Installation photograph, “Betye Saar: Call and Response,” at the Los Angeles County Museum of Art, Sept. 22, 2019 to April 5, 2020, © Betye Saar, photo © Museum Associates/LACMA.  photo © Museum Associates/LACMA

For an art fix, the Los Angeles County Museum of Art’s “Betye Saar: Call and Response” (until April 5 at 5905 Wilshire Boulevard, Los Angeles) is a wonderful companion to last year’s Museum of Modern Art show, focusing on the last 25 years of work by the 93-year-old L.A. artist, who was honored at last year’s Gucci-sponsored LACMA Art + Film gala. The exhibition is small but mighty, the first to feature Saar’s charming sketchbooks alongside her intimate yet powerful mixed-media assemblage works, some of which incorporate clothing, touching on themes of racism, mysticism and her own personal history.

Fashion hubs Barneys New York in Beverly Hills and Opening Ceremony on La Cienega may be on their way out, but The Webster (8500 Beverly Boulevard, Los Angeles) is just moving in with its seventh location. Located at the Beverly Center, with a street-level entrance facing San Vicente Boulevard, the 11,000-square-foot pink concrete building was designed by acclaimed British architect Sir David Adjaye, whose projects include the Smithsonian’s National Museum of African-American History and Culture in Washington, D.C., and homes for Juergen Teller, Ewan McGregor and the late Alexander McQueen. This marks Adjaye’s first project in California and he will appear at a Frieze-related event in the store on Feb. 12. Inside is an edgy mix of designers for men and women, including Bottega Veneta, Anita Ko, Co, Dior, Khaite, Loewe, Gucci, Versace, Rhude, Rodarte and more.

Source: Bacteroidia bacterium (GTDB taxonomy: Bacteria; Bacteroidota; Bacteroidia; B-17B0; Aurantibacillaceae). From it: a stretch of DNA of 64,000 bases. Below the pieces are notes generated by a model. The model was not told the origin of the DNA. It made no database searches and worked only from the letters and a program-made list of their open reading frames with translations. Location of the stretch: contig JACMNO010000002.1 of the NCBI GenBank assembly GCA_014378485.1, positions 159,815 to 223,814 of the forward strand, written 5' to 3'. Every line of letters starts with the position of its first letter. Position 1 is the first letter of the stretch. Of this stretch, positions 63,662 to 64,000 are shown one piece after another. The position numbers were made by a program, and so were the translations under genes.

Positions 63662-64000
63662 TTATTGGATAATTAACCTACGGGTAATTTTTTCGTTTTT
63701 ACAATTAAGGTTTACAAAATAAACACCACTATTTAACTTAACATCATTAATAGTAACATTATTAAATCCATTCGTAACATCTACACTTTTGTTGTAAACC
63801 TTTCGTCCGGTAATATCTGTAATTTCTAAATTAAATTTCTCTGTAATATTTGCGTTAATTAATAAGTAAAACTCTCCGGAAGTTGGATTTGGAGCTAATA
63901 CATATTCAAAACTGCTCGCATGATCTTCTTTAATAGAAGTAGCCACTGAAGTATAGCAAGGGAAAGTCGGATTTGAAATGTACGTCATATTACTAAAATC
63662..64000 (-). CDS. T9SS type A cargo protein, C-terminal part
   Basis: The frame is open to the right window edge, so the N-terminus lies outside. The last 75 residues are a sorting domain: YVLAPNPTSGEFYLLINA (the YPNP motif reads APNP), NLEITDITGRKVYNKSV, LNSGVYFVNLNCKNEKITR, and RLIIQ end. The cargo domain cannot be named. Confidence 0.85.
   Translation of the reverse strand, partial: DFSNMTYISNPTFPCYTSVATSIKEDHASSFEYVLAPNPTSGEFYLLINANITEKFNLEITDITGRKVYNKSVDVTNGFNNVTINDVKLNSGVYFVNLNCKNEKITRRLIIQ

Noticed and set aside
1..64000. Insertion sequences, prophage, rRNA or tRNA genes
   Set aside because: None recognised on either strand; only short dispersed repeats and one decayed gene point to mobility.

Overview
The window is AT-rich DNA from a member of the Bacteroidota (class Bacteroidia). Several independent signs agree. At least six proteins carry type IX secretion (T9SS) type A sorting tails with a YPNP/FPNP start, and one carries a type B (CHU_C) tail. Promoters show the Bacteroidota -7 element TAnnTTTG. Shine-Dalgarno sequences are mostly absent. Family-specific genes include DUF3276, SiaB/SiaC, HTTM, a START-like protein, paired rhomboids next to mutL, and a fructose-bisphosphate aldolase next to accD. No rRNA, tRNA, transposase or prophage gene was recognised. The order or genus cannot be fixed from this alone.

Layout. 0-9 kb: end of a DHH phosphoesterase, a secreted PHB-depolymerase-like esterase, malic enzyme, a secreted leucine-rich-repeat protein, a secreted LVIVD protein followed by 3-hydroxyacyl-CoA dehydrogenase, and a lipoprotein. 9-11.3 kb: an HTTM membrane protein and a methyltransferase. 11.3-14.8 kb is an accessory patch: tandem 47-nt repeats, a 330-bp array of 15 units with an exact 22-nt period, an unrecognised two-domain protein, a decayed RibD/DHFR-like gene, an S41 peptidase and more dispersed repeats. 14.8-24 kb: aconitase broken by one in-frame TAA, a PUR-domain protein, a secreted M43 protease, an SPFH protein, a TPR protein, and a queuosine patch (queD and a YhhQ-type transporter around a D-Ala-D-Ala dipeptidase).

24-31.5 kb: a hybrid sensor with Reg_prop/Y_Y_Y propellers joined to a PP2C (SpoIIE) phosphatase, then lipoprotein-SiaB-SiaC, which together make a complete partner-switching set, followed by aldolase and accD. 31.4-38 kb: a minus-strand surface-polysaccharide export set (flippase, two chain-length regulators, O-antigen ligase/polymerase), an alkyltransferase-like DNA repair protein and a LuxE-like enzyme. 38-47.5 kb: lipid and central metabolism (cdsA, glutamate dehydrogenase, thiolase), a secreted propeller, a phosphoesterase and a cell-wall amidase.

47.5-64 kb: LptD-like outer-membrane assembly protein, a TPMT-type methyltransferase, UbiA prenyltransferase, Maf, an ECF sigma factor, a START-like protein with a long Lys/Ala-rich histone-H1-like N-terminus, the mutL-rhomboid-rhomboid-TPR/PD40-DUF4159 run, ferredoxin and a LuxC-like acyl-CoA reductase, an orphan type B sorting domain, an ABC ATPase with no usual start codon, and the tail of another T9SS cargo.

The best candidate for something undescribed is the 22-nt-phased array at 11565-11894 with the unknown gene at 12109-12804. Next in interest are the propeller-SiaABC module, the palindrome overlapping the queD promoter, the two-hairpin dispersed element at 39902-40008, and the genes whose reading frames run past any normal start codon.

For a workout, head to Aarmy (8599 Santa Monica Boulevard, West Hollywood), the fitness pop-up from brand guru Trey Laird and celeb-loved trainers Angela Davis and Akin Akman, which drew no less than Beyoncé, Jay-Z, Usher and Iman on opening weekend. The 8,000-square-foot space, open until at least the end of the year while a permanent location is found, has a minimalist look designed by Alvarez & Vincent Architects, the design pioneers behind Nike’s L.A. special events space Room 72. In addition to two training rooms, one for boot camp and another 55-bike cycling room, it features an outdoor terrace and retail space selling such limited-edition merchandise as Fear of God x Aarmy hoodies and T-shirts.

Aarmy Los Angeles  Courtesy

Sycamore District/La Brea/Hollywood

Rick Owens may have been onto something in 2015 when he opened his L.A. boutique in what was then a retail wasteland on La Brea Avenue just south of Santa Monica Boulevard. Now there are several new spots in the area that you can tackle in one trip. Start just south of Melrose at the blush pink Sonia Boyajian Jewelry (357 North La Brea, Los Angeles) boutique designed by Studio Shamshiri and inspired by Georgia O’Keeffe’s home and studio in Abiquiu, New Mexico, with soft, curving lines; low, built-in couches and a kiva-like fireplace. L.A. designer Boyajian is known for her artful jewelry, including funny face ceramic brooches, carefully balanced wire and stone earrings, and organic-looking pearls. For the new shop, she made her first large-scale mobile, light fixtures and jewelry cases inspired by Donald Judd’s sculptures at the Chinati Foundation in Marfa, Tex. In addition to her own work, she carries pieces by other designers who focus on the handmade, including knitwear designer Sofio Gongli from Tbilisi, Georgia. Coming from Boyajian in time for Frieze are home accessories, including bowls and objets.